Magazines always have articles this time of year that ask people what they like best about Thanksgiving or what they wouldn't miss about Christmas. The answers are always, "It wouldn't be Thanksgiving without my mom's yeast rolls." or "I have to get home at Christmas for a bowl of my Grandma's bread pudding."
Now, I fancy myself a decent cook. I enjoy cooking and most of the time whatever I cook turns out o.k. But I always get envious reading statements like these because nothing I cook is going to make anyone change their plans just to make sure they are at my house at Christmas .
I decided to change that this Christmas. I decided that I wanted a signature dish that would signal the holidays are here to my kids and when they were in college would have them declaring to their whole dorm that I am the greatest cook ever and that they have to go home for Thanksgving to get a big batch of my....
And that's where the dream ends. I wasn't sure what I wanted to be known for. I make good spaghetti, but who doesn't? Plus since we have that every week I didn't think that would mean anything to the kids other than, it must be Friday since we are having spaghetti. Again.
I thought that I would like to be known for baking something. That seems very festive and holiday-ish. My sister-in-law Cathy makes a wonderful Swedish Coffee Bread. She got the recipe from my in-law's next door neighbor, Jeannette. She makes loaves upon loaves of this bread around the holidays and it is just yummy. They both tell me it is so easy to make but as I read the recipe, I knew it wasn't the one for me. It requires lots of dough kneading and dough resting. And it contains cardamon. Cardamon, people! How many people have a jar of cardamon in their spice rack?
This bread is so good, though, that I actually thought about purchasing some cardamon and giving it a shot. But I have never had any luck kneading anything and the only decent bread I have ever made has been in the bread maker. So I even checked the internet for Swedish Coffee Bread recipes that could be made in the breadmaker. There were none so I gave up on that idea.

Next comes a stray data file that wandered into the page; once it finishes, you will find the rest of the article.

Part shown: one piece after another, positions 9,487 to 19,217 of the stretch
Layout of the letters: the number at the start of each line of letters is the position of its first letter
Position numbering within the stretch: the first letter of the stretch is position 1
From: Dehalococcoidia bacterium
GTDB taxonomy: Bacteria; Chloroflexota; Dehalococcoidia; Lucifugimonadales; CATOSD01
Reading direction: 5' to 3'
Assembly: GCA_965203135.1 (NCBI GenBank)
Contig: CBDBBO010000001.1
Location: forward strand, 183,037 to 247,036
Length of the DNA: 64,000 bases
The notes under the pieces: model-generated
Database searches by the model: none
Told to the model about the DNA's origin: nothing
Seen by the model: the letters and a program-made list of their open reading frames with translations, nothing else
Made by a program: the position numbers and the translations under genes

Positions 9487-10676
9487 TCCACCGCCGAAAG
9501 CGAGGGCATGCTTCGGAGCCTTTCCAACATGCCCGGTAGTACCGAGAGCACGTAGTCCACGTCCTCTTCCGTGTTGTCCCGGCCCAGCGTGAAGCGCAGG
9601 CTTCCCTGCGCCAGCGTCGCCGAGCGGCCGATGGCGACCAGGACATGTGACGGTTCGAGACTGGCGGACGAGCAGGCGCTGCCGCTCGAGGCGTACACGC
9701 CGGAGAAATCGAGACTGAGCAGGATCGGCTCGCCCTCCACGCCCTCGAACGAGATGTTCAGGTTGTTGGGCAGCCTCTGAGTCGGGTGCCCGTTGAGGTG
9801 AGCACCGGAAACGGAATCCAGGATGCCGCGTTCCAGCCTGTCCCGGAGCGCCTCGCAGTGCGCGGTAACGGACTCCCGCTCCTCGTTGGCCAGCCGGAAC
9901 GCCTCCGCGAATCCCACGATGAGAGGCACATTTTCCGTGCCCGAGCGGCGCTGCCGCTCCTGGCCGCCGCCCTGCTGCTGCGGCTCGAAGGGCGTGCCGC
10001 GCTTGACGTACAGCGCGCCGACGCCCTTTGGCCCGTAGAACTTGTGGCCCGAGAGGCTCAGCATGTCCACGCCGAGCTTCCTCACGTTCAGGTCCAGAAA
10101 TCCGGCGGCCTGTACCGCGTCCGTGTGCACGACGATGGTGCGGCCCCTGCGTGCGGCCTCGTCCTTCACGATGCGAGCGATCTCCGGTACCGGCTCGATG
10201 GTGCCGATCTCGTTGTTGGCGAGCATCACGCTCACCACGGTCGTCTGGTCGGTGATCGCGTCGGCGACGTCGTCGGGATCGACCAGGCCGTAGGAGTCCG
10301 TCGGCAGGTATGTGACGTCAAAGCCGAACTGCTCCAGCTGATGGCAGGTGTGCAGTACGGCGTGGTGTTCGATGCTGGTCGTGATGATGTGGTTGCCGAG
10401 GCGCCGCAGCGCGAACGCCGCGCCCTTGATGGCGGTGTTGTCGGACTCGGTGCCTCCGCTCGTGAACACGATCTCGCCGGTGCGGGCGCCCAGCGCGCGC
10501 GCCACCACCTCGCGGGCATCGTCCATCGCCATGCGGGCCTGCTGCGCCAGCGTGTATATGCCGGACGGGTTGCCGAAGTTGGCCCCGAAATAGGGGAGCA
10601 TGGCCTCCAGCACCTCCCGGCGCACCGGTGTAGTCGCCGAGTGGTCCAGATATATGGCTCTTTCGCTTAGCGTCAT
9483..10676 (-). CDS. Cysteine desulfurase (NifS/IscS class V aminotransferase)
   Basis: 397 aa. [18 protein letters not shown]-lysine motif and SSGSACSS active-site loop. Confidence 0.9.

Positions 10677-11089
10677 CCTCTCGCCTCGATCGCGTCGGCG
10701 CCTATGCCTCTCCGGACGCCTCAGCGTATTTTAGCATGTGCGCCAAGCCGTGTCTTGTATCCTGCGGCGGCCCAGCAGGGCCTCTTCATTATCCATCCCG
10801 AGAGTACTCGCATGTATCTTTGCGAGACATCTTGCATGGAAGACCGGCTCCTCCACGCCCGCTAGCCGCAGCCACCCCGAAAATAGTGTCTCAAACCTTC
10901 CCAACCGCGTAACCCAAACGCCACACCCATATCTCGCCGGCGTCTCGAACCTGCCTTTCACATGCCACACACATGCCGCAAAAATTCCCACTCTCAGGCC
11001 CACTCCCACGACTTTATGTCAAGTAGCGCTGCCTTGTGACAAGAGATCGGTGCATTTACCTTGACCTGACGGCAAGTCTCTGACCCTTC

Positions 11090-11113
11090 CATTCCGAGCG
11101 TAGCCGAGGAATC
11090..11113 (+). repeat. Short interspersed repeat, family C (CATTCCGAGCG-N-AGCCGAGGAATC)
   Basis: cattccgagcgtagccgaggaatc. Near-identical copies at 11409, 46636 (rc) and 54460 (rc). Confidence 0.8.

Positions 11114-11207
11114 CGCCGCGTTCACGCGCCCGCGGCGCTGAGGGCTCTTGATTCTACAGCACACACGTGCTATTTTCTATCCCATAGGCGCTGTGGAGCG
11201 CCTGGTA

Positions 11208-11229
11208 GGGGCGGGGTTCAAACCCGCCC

As I was flipping through the December issue of Good Housekeeping, I saw a page with the headline HOLIDAY BREAD. The article said the bread was a "simple stollen, a quick version of the traditional sweet bread." It met all of my requirements. Simiple, quick and sweet. That's the bread for me! Sarah and I would make stollen!
It contained ricotta cheese, dried cheries, and lemon zest. It sounded yummy and best of all there was no yeast so I only had to knead it a couple of times before I rolled it out and shaped it up. The prep time on the recipe said "10 minutes". Great! Sarah and I could whip this out in no time! My family would think I was the greatest cook ever and the kids would be sure to come home every Christmas for my famous holiday stollen!
Well, let me just say, when including a 3 year old in the cooking, the prep time should always be tripled, if not quadrupled. And I remembered as I was trying to knead the dough, why I hated to knead dough...I stink at it! It was warm in my little kitchen and my dough was sticky and it seemed to eat up all the flour on my "rolling surface". At one point, I was panicking because the dough was stuck to my hands and my "rolling surface" and Sarah was throwing flour everywhere. I called my husband to "help me! help me!" He came running, calmed me down and got lots and lots of flour on the "rolling surface". We quickly got it kneaded and rolled out and shaped up and onto the pan. I knew based on all the extra flour (and there was a lot of extra flour) that got in the dough that the bread would be very dense...and I was right.
The bread was pretty with the dried cherries but it wasn't something that would make the kids choose coming home for the holidays over going to spend it with their roomate's mom who makes a to-die-for mince meat pie. I was sad but I haven't given up. I am still searching for that special signature recipe and if nothing else, Sarah and I had lots of fun baking together. Well, she had lots of fun. I was trying to have lots of fun. I was trying to relax and just enjoy the moment and not worry about how much cleaning up there would be afterwards.
I had a hard time relaxing while watching flour and salt and sugar fly all over the place while she stirred. But my heart melted when Sarah used the lemon zester for the first time. She screamed "I did it! I did it!" and pumped both arms up and down over her head as if she had just won Olympic gold. So, in the end, I guess my bread wasn't very sweet but spending time in the kitchen with my daughter was more delicious than any stollen could ever be!
Here she is after the stollen was in the oven. Looking at this picture makes me want to go bake something else with her. Look how happy she is!
Here we are the next morning at breafast eating the stollen. My son said it was good and even ate two pieces. Sarah had one piece. My husband said it wasn't bad but he didn't like the cherries. No one asked for it after the first morning so I knew the recipe definitely wasn't a keeper. I'm gonna keep trying though. Suggestions are always welcome.